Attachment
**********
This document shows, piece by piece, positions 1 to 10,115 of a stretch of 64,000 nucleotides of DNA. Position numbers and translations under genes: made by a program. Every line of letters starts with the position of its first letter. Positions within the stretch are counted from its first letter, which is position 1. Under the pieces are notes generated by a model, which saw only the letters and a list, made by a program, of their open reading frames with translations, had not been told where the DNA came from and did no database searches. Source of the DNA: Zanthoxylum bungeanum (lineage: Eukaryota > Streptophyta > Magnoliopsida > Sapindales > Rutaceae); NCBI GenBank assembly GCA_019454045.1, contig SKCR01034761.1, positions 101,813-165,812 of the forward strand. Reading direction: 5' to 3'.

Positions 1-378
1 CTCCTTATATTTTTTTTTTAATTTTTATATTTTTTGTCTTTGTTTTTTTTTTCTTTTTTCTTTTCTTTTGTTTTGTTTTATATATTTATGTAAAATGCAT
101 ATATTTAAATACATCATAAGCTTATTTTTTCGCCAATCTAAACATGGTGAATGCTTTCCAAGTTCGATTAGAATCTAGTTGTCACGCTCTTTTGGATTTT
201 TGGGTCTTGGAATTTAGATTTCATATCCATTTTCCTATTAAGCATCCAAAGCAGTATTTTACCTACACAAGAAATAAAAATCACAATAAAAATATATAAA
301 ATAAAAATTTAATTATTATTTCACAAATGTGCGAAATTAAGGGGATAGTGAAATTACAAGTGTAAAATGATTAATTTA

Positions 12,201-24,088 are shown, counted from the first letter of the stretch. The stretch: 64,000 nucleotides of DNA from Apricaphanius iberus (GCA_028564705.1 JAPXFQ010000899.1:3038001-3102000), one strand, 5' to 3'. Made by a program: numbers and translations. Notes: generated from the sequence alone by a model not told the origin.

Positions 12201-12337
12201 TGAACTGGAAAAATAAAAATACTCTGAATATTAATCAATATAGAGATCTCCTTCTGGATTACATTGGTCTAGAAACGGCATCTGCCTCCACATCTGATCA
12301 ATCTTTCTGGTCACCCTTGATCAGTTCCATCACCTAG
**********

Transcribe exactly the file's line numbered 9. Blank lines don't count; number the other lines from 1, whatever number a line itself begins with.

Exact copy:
12201 TGAACTGGAAAAATAAAAATACTCTGAATATTAATCAATATAGAGATCTCCTTCTGGATTACATTGGTCTAGAAACGGCATCTGCCTCCACATCTGATCA